merlon (in a battlement) the solid part between two crenels.
frieze the part of a classical entablature between the architrave and the cornice, usually decorated with sculpture in low relief
nave the principal longitudinal area of a church, extending from the main entrance or narthex to the chancel, usually flanked by aisles of less height and breadth: generally used only by the congregation.
quincunx an arrangement of five objects, as trees, in a square or rectangle, one at each corner and one in the middle.
atrium a courtyard flanked or surrounded by porticoes
desert varnish dark, lustrous coating on surfaces exposed to weathering in the desert
Spanish Eclectic or Mediterranean Spanish-style architecture takes its cues from the missions of the early Spanish missionaries—such as the one at San Juan Capistrano in California
Notre Dame of Paris: has incredible flying buttresses; contains a 13th century statue of Mary (not contraposto; single curve; graceful)
Prarie Style Frank Lloyd Wright is essentially the "father" of this style. Style focused specifically on midwestern regionalism, with its horizontal, open floor plans representing the expansive prairie region. Though avoiding historical stylistic trends of the competing period styles, this style made subtle use of Japanese architecture, specifically that culture's use of horizontal space, flowing interior spaces, hipped roofs with broad eaves, and long bands of windows that apparently invoke the idea of Japanese screens (small, patterned pane glass). Though short-lived in the U.S., this is the first American style to be taken seriously in Europe.
Buttress a prop; a structure built against a wall for support
oculus the opening of the ceiling in the Pantheon
Engaged column a semi detached column exactly or slightly or slight more than semicircular in plan
Platform Framing the second floor rests directly on first-floor exterior walls.
castellated built like a castle, esp. with turrets and battlements.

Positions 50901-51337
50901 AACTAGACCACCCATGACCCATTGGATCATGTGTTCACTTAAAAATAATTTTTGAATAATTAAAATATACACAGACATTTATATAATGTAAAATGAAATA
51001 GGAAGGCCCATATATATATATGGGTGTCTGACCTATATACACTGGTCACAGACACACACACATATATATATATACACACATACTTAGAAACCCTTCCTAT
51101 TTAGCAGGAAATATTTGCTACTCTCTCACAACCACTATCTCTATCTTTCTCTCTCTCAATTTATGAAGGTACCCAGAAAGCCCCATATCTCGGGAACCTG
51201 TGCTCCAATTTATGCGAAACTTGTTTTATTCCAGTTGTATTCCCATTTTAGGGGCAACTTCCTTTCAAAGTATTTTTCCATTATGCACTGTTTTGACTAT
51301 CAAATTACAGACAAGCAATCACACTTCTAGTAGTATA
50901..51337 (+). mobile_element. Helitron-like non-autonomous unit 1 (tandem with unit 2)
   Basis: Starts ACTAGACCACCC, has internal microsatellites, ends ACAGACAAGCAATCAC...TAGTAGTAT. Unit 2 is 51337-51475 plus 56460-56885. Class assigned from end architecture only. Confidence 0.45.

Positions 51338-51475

madrasa a school or college, esp. a school attached to a mosque where young men study theology.
georgian of or pertaining to the period of British history from the accession of George I in 1714 to the death of George IV in 1830, or the four kings named George who reigned successively during this period.
facade the front of a building, esp. an imposing or decorative one; any side of a building facing a public way or space and finished accordingly
spandrel an area between the extradoses of two adjoining arches, or between the extrados of an arch and a perpendicular through the extrados at the springing line.
tuscan order Roman order that resembles the Doric order but without a fluted shaft
paradise an enclosure beside a church such as an atrium or cloister
Saucer dome a dome thats flatter than a true dome
Form Follows Function An author will mold the formal elements of work in such a way that they serve his purposes for the artistic work as a whole
acropolis the city on a hill in Greece, had number of temples
Gothic stained glass colored glass used to form decorative or pictorial designs
transverse arch a supporting arch or rib that runs across a vault from side to side, dividing the bays.
podium a low wall forming a base for a construction, as a colonnade or dome; the masonry supporting a classical temple
Pillar Statue Used at Temple of Ramses II at Abu Simbel
lunette an area of wall enframed by an arch or vault